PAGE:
In 1620, a monohull sailing vessel called Mayflower, about 80 feet long, carried 102 passengers and some 30 crew from Plymouth, England, across the Atlantic Ocean to what would become known as the New World. Four hundred years later, another Mayflower, this one a 53-foot trimaran, is scheduled to make the same journey—driven by hybrid propulsion and artificial intelligence (AI), without a single soul on board.

“The future is interesting,” says Brett Phaneuf, a founding board member of the nonprofit ProMare and co-director of the Mayflower Autonomous Ship Project, which began construction on the new boat in September. “Using this new technology and robotic systems, we can help to make everybody safer on the water, and we can learn more about our environment and become better stewards of it.”

The Mayflower project is drawing on talent from around the world, including Prof. Kevin Jones at the University of Plymouth and, from IBM, Rosie Lickorish and Eric Aquaronne.

The Mayflower project is drawing on talent from around the world, including Prof. Kevin Jones at the University of Plymouth and, from IBM, Rosie Lickorish and Eric Aquaronne.

The new Mayflower will be a data-collecting and sorting machine, designed from the start as a research platform. Aluship Technology in Poland is building the hull, which will be fitted out in Plymouth, England, before the finished vessel sets sail from there for Plymouth, Massachusetts, on September 6, 2020. The boat is expected to make landfall in the United States about 12 days after it departs England.

Numerous entities are involved in the project, ranging from the University of Plymouth and Rotec Hydraulics to MSubs and IBM. Onboard research will be concentrated in four areas: maritime security, sea mammal monitoring, sea-level mapping and ocean microplastics.

As the boat crosses the ocean at 7 to 8 knots (it can go faster if necessary, such as to avoid weather), it will collect data that the technology systems can then relay to researchers on land. As just one example, the boat will have hydrophones that listen for whales and other cetaceans—and that should be able to hear better than those aboard vessels with loud diesel engines, given that the Mayflower’s propulsion systems will be solar-driven and hybrid.

“The boat will be very quiet, with low noise around the hull, so we’ll be able to listen very intently,” Phaneuf says. “We’ll provide that data for real-time analysis to marine biologists who study whales.”

IBM is taking the lead role in the project’s cybersecurity, using Edge software to manage the transfer of all data to the ship. The software helps people make sure they’re connecting to the correct ship, using a unique account that’s set up in the cloud with a security protocol. The lessons that IBM learns while the new Mayflower is at sea could trickle down to the technology of recreational boats of all sizes in the future. “You hear about people going in through Wi-Fi to hack a ship’s systems,” says Eric Aquaronne, production strategist at IBM. “This is a safer approach.”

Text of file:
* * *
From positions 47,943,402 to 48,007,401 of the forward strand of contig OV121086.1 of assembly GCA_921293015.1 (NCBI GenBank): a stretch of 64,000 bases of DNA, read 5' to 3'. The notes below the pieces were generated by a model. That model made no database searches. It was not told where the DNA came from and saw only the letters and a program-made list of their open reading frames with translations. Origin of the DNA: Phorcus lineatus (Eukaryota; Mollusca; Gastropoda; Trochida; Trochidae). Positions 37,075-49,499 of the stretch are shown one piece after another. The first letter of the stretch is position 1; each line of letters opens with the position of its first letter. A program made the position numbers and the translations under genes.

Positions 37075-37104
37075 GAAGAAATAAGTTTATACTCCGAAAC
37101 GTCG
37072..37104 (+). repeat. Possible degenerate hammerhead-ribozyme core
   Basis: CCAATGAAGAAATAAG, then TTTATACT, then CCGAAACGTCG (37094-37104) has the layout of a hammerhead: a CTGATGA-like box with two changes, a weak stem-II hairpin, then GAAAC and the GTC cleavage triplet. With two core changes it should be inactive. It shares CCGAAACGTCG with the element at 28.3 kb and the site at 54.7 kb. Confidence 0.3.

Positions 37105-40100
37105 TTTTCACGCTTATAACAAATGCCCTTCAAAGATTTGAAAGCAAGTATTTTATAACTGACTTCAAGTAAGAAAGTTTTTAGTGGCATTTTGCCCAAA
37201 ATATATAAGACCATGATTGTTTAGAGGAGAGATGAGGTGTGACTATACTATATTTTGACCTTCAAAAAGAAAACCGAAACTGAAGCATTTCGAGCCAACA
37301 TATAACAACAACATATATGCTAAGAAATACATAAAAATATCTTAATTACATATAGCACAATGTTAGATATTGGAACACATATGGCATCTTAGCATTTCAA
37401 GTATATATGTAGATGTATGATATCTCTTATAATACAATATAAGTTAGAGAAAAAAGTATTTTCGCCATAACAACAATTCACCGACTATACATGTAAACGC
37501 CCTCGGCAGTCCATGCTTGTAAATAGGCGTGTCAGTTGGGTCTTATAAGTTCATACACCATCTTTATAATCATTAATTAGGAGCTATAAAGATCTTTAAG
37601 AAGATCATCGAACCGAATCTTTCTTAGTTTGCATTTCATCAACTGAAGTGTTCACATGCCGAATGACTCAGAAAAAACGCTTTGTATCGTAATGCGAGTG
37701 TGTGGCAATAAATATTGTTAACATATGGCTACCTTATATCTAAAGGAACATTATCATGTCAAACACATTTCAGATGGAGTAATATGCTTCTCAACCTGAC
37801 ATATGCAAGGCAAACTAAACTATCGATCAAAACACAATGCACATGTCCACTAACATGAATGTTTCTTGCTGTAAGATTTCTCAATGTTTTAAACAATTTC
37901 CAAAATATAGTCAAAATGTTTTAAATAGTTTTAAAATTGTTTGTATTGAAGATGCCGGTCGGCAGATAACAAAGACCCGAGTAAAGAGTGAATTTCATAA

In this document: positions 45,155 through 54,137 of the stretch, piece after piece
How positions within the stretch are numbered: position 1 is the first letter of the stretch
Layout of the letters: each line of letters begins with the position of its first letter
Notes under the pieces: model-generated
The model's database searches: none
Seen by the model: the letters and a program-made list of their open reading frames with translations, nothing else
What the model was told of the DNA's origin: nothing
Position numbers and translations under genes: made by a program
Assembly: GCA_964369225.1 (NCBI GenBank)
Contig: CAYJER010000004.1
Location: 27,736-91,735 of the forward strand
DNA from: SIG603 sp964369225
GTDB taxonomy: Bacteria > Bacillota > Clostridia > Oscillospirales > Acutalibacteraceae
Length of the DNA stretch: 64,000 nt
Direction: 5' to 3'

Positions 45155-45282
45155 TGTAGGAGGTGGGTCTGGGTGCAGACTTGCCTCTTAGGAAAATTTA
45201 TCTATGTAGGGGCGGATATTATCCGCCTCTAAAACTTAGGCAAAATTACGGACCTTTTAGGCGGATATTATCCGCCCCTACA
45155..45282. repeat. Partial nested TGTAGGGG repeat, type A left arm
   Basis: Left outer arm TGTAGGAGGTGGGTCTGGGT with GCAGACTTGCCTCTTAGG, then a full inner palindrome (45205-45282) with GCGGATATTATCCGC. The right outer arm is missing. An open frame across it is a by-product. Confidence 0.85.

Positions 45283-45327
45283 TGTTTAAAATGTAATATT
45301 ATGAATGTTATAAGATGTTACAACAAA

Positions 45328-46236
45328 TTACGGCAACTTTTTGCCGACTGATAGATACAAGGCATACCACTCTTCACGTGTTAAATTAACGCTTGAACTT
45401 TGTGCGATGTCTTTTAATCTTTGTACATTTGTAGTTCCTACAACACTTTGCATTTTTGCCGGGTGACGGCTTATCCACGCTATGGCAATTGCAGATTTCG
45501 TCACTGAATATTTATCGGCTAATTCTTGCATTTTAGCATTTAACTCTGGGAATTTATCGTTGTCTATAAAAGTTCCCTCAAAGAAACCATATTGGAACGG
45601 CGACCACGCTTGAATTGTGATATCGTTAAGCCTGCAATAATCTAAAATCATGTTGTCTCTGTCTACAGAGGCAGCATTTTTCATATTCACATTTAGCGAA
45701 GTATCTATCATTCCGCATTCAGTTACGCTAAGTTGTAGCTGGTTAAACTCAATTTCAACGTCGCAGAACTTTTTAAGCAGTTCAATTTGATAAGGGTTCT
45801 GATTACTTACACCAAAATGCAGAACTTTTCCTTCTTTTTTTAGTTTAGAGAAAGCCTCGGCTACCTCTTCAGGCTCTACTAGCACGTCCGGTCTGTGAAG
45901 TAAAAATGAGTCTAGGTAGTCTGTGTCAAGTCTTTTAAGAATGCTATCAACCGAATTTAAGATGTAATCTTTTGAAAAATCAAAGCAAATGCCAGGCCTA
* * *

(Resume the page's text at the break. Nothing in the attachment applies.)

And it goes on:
Getting that kind of technology to work in tandem with the artificial intelligence systems that will drive the vessel is a key to the whole project, and possibly to countless technological evolutions that could end up on recreational boats and elsewhere in the future, Phaneuf says. Simply being able to avoid oncoming weather, without any humans on board, requires multiple systems to work together in new ways.

“The AI stuff is really the interesting thing,” Phaneuf says. “We won’t have anybody on the ship, so all this technology can be used to help inform people who use vessels that have these systems being integrated into radars, cameras and AIS.”

And while the thought of an autonomous vessel at sea may give some traditional boaters pause, Phaneuf says the project is intended to make all boaters safer. AI-based systems, to his way of thinking, are better boaters than even the most experienced seamen.

“They are always vigilant,” he says of AI systems. “They never get distracted or frustrated. The weather doesn’t make them feel seasick. They’re like a co-captain saying, ‘Hey, we have a hazard, maybe you haven’t seen it.’ It’s not the unmanned vessel that’s a hazard to people; the people are a hazard to unmanned vessels. The unmanned vessel will always follow the rules.”

According to Phaneuf, researchers are limited in what they know of what’s happening on the water. That’s because there are only so many sleeping berths on so many boats. With the new Mayflower, the only limit on the number of researchers who can access the data is the number of logins and passwords used from shore. “If this satellite technology and autonomy advances on the current trajectory,” he says, “it means thousands or millions of researchers can be involved.”

The plan—assuming the new Mayflower lands safely in Massachusetts—is to do a few more transatlantic journeys and a few cruises up and down the East Coast of the United States. And those trips would be done without any humans on board. “Once we feel like we have a good handle on the boat,” Phaneuf says, “we then plan to do a circumnavigation.” 

This article originally appeared in the January 2020 issue.

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